Category Archives: Students

Journalism and non-journalism students at Michigan State University explore how to better report environmental issues to the public at the Knight Center for Environmental Journalism.

Environmental journalism courses can help students meet the School of Journalism’s elective requirements. They can also be used as part of an environmental theme to complete the school’s concentration requirement by combining them with environment-related courses outside the journalism program. See your academic adviser or contact the Knight Center.
Non-journalism students interested in environmental issues are encouraged to contact instructors to discuss waiver of pre-requisites. Often a journalism environmental course may meet communication course requirements of other departments.

Undergraduates are also encouraged to join the student Environmental Journalism Association and write for Great Lakes Echo to gain resume-building experience and clips.
Undergraduate students are eligible for several awards and scholarships in environmental journalism.
They are encouraged to augment their study with environment classes and programs elsewhere at MSU such as the Residential Initiative on the Study of the Environment.

Environmental lessons I learned in Australia

By Cameryn Cass

The first time I left America, I didn’t get very far: I went to Toronto for a mini-holiday. Though only four and a half hours from my hometown, it felt much farther than that. It was exciting and new and – dare I say – foreign. Unlike my 19-year-old peers, I was drawn to the city for something other than legal drinking: I went in search of adventure.

You see, I enjoy living outside my comfort zone. I figure the more I do, the larger that zone will become.

Former Great Lakes Echo writer Cameryn Cass on the scene in Australia

So for my final semester at Michigan State, I decided to pack my bags and live 9,370 miles (15,080 kilometers) from home in Sydney, Australia. Instead of studying abroad, I interned at a lovely nonprofit called the Ethics Centre in the heart of the city.

I had the opportunity to write and edit stories and meet philosophers and experience imposter syndrome daily. I got used to spelling color with a “u” and writing the date with the number first, followed by the month. Did you know writing the date with the number sandwiched between the month and year is almost exclusively American? I think we ought to reconsider how we write that. And also adopt the metric system.

But, back to Australia. My internship went from February to mid-April, but I stayed until July 24 (24 July). I saw Brisbane and sat beside kangaroos all afternoon at Steve Irwin’s Australia Zoo. I hiked at Cradle Mountain and easily fell in love with Hobart, Tasmania.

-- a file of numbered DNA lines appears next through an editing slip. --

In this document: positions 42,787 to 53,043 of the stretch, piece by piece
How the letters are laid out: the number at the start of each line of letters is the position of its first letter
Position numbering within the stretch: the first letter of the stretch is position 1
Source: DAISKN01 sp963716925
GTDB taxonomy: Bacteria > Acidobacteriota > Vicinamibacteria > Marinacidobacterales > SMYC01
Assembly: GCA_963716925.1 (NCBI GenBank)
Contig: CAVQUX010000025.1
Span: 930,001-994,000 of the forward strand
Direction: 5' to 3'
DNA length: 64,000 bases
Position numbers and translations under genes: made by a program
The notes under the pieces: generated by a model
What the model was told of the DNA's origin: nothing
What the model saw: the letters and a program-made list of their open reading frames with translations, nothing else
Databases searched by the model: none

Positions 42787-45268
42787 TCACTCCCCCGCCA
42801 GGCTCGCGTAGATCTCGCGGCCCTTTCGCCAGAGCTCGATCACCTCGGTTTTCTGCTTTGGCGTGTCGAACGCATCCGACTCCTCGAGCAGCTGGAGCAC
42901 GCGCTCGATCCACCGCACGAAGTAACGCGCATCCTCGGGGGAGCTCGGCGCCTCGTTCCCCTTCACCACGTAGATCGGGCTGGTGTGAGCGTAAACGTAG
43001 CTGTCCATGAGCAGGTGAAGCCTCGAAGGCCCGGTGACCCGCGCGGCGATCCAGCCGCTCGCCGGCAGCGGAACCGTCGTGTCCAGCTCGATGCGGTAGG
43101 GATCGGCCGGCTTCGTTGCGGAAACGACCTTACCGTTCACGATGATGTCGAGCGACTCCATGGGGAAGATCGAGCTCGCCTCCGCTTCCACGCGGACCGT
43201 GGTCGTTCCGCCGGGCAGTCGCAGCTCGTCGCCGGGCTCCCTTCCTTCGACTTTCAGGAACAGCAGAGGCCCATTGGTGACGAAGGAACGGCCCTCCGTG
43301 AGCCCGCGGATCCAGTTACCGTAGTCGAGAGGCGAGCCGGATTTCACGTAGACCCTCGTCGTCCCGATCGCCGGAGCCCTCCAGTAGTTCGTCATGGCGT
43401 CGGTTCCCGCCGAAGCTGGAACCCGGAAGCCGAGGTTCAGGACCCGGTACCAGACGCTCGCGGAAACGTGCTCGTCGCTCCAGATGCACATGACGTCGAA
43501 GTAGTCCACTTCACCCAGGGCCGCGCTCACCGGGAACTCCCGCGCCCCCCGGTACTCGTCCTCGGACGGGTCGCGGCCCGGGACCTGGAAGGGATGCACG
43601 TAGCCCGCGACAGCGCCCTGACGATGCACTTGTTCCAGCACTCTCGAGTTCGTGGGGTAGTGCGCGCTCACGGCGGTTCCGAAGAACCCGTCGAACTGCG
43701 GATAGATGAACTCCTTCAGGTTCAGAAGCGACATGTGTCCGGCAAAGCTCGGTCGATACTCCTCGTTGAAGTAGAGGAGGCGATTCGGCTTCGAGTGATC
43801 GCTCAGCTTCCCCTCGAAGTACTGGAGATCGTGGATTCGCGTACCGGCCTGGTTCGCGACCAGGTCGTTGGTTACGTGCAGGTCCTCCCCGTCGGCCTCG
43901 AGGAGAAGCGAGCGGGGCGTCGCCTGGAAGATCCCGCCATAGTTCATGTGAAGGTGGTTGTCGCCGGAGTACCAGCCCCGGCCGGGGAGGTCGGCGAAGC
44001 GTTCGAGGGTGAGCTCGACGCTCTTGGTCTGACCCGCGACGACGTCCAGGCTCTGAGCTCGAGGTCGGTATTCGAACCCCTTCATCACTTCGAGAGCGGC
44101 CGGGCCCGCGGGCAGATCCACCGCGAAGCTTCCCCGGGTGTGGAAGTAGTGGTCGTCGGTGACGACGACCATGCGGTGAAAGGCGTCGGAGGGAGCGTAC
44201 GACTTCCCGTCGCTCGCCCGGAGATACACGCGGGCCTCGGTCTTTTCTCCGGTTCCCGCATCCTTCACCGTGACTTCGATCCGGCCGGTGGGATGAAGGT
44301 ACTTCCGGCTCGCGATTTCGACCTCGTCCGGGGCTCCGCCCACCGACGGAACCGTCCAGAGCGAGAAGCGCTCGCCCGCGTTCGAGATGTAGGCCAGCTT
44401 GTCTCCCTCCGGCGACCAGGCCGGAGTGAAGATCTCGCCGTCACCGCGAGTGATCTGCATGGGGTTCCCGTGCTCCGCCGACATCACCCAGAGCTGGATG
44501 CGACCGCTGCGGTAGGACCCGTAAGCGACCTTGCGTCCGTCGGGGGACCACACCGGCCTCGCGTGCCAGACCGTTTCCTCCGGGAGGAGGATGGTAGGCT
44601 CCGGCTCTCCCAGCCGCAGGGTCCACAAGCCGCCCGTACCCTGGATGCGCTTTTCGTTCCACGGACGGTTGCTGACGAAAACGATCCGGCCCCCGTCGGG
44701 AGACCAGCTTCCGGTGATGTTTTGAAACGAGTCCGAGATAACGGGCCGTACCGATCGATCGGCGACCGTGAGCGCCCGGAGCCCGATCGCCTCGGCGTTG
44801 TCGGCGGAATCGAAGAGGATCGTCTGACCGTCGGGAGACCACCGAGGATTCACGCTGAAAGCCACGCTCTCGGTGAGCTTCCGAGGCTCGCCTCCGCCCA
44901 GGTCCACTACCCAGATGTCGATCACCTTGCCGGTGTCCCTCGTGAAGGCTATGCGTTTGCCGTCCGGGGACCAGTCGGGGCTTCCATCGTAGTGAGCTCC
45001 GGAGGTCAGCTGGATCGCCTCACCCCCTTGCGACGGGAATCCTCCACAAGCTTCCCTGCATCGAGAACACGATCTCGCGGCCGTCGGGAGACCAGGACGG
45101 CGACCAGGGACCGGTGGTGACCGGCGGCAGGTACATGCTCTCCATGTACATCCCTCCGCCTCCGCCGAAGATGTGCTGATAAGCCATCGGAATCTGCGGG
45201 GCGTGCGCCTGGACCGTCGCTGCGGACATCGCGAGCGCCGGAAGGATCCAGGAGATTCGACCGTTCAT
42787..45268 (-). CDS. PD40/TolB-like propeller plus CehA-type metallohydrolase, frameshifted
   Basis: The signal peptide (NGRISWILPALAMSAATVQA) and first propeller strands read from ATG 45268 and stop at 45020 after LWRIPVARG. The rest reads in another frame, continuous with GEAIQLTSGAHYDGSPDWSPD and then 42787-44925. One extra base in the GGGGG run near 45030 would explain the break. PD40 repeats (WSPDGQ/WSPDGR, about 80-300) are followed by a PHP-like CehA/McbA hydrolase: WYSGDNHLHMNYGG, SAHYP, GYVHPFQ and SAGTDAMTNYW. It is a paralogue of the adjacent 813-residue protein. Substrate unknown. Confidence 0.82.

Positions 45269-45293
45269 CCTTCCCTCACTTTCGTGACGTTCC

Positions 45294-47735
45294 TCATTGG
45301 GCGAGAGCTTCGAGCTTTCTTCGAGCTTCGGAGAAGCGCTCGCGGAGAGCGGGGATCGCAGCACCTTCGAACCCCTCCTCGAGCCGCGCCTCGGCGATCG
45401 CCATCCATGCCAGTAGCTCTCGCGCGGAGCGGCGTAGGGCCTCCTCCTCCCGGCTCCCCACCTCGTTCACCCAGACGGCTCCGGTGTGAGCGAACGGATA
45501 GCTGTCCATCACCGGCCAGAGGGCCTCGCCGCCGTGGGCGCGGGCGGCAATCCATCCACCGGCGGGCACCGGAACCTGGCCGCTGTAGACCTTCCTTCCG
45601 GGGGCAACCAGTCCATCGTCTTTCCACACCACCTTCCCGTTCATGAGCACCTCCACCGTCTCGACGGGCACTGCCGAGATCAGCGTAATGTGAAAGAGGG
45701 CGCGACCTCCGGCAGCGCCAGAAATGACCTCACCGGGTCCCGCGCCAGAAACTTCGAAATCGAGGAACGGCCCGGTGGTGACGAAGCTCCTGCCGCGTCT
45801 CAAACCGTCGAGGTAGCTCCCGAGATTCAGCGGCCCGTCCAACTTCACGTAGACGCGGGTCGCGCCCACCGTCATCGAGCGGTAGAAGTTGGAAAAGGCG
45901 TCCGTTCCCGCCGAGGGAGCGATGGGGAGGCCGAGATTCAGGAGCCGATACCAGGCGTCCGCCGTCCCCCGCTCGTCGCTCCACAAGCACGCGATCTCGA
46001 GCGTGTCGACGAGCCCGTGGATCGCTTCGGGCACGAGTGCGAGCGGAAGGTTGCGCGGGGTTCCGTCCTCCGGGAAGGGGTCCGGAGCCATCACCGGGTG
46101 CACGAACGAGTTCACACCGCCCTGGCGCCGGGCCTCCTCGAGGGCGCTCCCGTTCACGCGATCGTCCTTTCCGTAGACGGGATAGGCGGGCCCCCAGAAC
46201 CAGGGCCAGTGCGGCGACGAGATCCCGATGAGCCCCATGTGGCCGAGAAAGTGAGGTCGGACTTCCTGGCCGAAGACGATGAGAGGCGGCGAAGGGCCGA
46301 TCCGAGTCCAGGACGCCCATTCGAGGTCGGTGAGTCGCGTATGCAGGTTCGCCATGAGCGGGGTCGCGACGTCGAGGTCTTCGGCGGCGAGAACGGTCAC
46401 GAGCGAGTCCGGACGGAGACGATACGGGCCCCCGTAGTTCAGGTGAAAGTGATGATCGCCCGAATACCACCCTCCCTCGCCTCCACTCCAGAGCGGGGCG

I visited New Zealand and its Hobbiton, having never seen the Hobbit or Lord of the Rings films and left a piece of my heart in Queenstown.

And I got lost in the equatorial heat and traffic lightless roads of Bali, visiting my cousin there for 15 days. Continue reading

Tips to ethically cover Indigenous communities

Editor’s note: This is part of an occasional series of tips gleaned from the most recent annual conference of the Society of Environmental Journalists.

By Ashley Zhou

BOISE, Idaho — I have had years of experience reporting on various topics, but the environment is not one of them. I was initially intimidated by the  spring Society of Environmental Journalists’ 32nd annual conference.

However, through networking and attending various panels, I quickly realized that SEJ is a welcoming community. It is filled with journalists of all levels of expertise and background. Veteran reporters from CNN and National Geographic wandered with dozens of rising journalists from local newsrooms, all tirelessly working towards the same passion of environmental journalism.

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Utilities are an underappreciated source of environmental stories

Editor’s note: This is part of an occasional series of tips gleaned from the most recent annual conference of the Society of Environmental Journalists.

By Devin Anderson-Torrez

BOISE, Idaho – Utilities are an undercovered beat, yet they represent a source of great stories at the intersection of human, energy and environmental issues.

What they decide – quickly, slowly or not at all – will be a key factor in whether the battle against climate change is a winning one, said Sammy Roth, a reporter at the LA Times, who spoke at the recent annual conference of the Society of Environmental Journalists.

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Advice from the field: Make your producer cover climate change 

Editor’s note: This is part of an occasional series of tips gleaned from the most recent annual conference of the Society of Environmental Journalists.

By Vladislava Sukhanovskaya

Journalists and meteorologists met at this year’s Society of Environmental Journalists conference to explore how to connect extreme weather and climate change.

Here are some tips and useful resources provided by a panel at the organization’s annual conference in Boise, Idaho.

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